Monday, 17 November 2014

Brent Council and Public Health

Last Monday, Brent Council Cabinet considered a report on public health in Brent.  It was a disappointing read.  It dutifully goes through various facts and figures about public health and the good work being done, but there is little sense of an organisation grasping new opportunities. 

I think this is a great disappointment as public health is an area that has come back to local government with a ringfenced budget and there should be plenty of opportunities to rethink public health delivery in terms of synergies with other local government functions.  Brent has developed strategies in food growing, promotion of sports, regulation of unwelcome activities such as shisha or fast food that should have numerous implications for health.  An imaginative approach should be able to find new ways of tackling thesae issues that the NHS or the Council alone have not previously attempted.

Sunday, 16 November 2014

Local Government Perspective

I have been reading a book recently on Edinburgh history called Capital of the Mind.  It cites a conversation of the many times Lord Provost of Edinburgh George Drummond in 1763.  In it he explained to his interlocutor that the area to the north of the city would be built on (what is now called the New Town) and that he had first envisaged this in 1725.  Local government just doesn't have that kind of perspective these days.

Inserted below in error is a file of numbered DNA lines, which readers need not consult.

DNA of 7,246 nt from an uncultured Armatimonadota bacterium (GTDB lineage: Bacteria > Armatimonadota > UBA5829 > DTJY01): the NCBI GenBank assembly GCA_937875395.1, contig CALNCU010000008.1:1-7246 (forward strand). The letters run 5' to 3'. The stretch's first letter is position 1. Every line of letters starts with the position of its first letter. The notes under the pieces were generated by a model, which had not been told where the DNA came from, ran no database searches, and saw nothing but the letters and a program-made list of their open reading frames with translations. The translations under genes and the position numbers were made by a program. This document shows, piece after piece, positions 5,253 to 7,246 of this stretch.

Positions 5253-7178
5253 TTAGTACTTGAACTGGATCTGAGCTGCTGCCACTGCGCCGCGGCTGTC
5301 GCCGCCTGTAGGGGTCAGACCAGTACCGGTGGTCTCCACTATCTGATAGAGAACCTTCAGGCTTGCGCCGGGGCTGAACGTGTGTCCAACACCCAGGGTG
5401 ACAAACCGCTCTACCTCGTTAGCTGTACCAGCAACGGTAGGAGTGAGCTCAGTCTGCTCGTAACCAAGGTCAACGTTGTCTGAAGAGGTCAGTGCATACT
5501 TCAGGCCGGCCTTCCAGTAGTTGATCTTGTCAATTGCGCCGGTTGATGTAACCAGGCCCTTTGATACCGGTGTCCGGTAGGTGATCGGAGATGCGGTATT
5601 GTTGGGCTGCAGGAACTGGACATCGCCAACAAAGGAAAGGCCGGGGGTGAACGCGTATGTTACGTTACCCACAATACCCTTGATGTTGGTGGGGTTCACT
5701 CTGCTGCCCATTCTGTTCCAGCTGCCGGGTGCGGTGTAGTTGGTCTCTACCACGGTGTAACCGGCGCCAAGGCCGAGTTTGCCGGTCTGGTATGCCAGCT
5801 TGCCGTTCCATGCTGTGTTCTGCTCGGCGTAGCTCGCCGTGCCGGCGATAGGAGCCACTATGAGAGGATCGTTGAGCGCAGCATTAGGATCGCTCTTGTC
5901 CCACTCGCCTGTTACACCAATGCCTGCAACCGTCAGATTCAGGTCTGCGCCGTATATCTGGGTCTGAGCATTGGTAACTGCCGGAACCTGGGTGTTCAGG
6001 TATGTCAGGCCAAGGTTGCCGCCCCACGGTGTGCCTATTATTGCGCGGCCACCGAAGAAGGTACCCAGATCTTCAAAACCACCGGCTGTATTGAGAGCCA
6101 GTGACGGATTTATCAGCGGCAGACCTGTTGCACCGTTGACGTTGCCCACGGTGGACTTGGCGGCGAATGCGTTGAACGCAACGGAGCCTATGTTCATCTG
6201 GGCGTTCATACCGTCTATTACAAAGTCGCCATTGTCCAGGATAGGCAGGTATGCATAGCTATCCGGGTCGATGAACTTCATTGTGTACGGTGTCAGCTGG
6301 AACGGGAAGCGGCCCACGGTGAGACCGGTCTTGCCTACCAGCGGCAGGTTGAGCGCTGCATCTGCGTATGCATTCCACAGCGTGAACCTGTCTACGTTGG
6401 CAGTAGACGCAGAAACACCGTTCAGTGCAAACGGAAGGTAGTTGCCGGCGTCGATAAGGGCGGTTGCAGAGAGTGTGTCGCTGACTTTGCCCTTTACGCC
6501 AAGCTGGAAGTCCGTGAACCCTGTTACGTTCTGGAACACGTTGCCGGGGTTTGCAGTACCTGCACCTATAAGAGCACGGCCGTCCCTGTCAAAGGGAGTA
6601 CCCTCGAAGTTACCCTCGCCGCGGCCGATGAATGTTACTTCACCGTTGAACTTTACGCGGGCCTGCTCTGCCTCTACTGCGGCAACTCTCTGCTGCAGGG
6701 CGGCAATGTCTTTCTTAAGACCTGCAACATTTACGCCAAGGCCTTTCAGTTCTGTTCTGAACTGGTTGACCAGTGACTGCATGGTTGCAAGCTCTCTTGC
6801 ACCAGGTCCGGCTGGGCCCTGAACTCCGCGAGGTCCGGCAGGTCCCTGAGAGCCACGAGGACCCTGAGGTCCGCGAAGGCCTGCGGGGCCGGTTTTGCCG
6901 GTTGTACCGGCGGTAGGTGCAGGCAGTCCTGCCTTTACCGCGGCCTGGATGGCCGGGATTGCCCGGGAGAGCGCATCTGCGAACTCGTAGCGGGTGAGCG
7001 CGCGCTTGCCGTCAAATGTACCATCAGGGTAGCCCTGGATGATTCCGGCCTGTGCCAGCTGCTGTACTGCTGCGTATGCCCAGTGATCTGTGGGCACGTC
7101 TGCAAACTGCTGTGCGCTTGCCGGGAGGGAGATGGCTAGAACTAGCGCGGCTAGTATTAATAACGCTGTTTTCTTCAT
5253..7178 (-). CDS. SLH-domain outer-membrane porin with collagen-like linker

Saturday, 15 November 2014

Barham Again

Yet another scheme for the buildings in Barham Park is being put forward, according to the Kilburn Times.  This follows a prolonged effort to stop progress in Barham Park, which came to an end with the decision of the Planning Inspector to grant planning permission for change of use in September.  That was one of a string of implausible proposals put forward by former councillor and leader of Brent Liberal Democrats Paul Lorber.   

This latest attempt is aimed at taking over a section of the buildings that had been earmarked for a possible cafe, called the cardroom.   That part of the building is in a poor state of repair.  It is quite possible that there may not be sufficient resources to repair it.  If there are any Barham Library proposals would be subject to similar concerns as the "offer" over the former Preston Library

Friday, 14 November 2014

Building on the old Willesden Social Club

Going past the old Willesden Social Club site recently, I noticed a huge crane so I take it work is finally underway behind the hoardings.  I have been trying to get this site built on for ages.  I think my first activity was getting a petition for development together before I was elected a councillor in 2006.  It shows how hard some sites can be to get developed. 

Thursday, 13 November 2014

Edward Harvist Trust